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Guest Notes

China notes

16 March 2019

9:00 AM

16 March 2019

9:00 AM

Australia’s China obsession: get over it

The Chinese economy is slowing, and everyone except the Chinese Communist Party knows it. An extensive ‘forensic examination’ by economists associated with the US Brookings Institution suggests that China has been over-reporting GDP growth for at least the last ten years (and probably longer). Western investors are pulling out of China in droves, and Chinese graduates from Australian universities are finding it hard to get jobs when (if) they go home at the end of their degrees.

Australian exporters have been some of the biggest beneficiaries of the China boom, so any concerns about China tend to have a ripple effect down under. That said, even if China’s economy isn’t growing at the officially reported rate of 6.5 per cent, the Reserve Bank is happy as long as Australian coal exports continue to rise. China can fake its economic accounts all it wants, but it can’t fake shipfuls of the black stuff leaving Newcastle, Hay Point and Gladstone bound for China.

That’s why Australian economic commentators went into panic mode last month when the northeastern Chinese port of Dalian announced that it would no longer accept shipments of Australian coal. Perhaps this was the beginning of the end of Australia’s coal export boom, or even worse, it might be a Chinese government punishment for Australia’s decision not to use Huawei 5G routers in the NBN. Or it might be a reprisal for revoking the permanent residence permit of a Chinese real estate developer, or for hosting US Marines in Darwin, or for being just plain unfriendly?

As it turned out, Dalian was probably just trying to prop up local coal suppliers, who can’t compete with Australian coal on price or quality. But who knows? Chins is not a country known for regulatory transparency. Anyway, the rest of China still seems happy to buy Australian coal, so there doesn’t seem to be much to worry about – yet.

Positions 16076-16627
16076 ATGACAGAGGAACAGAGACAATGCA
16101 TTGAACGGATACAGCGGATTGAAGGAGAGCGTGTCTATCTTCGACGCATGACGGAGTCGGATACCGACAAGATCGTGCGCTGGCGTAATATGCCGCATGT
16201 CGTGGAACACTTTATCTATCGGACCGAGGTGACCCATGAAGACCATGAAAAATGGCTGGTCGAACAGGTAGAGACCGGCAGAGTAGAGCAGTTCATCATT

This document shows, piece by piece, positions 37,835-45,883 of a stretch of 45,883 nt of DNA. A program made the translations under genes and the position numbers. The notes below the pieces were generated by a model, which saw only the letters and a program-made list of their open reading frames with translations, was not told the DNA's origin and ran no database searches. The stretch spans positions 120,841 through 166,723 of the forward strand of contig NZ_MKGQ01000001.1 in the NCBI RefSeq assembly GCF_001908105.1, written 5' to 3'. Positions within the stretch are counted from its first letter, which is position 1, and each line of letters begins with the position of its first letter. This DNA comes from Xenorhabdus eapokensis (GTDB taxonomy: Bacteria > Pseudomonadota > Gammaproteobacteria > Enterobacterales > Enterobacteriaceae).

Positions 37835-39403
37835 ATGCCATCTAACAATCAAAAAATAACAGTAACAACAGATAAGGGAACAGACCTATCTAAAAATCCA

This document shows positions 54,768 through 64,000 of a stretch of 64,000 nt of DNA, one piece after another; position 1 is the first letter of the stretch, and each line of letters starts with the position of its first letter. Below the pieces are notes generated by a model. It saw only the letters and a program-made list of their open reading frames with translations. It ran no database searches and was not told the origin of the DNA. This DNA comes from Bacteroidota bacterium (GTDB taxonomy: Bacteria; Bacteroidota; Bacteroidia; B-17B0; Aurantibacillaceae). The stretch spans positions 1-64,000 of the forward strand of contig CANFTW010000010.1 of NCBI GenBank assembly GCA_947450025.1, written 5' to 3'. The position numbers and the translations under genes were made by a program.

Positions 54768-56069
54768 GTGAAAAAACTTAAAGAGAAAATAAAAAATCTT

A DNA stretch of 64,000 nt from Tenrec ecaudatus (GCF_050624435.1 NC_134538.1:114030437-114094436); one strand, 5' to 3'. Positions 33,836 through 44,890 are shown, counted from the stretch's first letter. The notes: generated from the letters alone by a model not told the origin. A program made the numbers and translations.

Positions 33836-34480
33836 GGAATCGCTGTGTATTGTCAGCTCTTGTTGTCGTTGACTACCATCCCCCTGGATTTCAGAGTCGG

As in the Dalian coal controversy, Australian pundits routinely play on China fears because roughly one-third of Australia’s exports go to China. That sounds ominous, until you think about it. For example, back in the 1970s, more than one-third of Saudi Arabia’s exports went to Western Europe. In theory, the European Economic Community (as the EU was then known) could have crippled Opec by refusing to buy its oil. In reality, things turned out very differently.

Like Saudi Arabia, Australia is a commodities exporter. It’s top merchandise exports are iron ore, coal, gold and natural gas. It’s fourth, fifth, tenth and twentieth most important exports are also animal, vegetable or mineral commodities. You have to go all the way down the list to number 29 (artificial respiration machinery) to find anything smarter than a rock. Australia exports more chopped wood for burning in fireplaces than it does any manufactured product.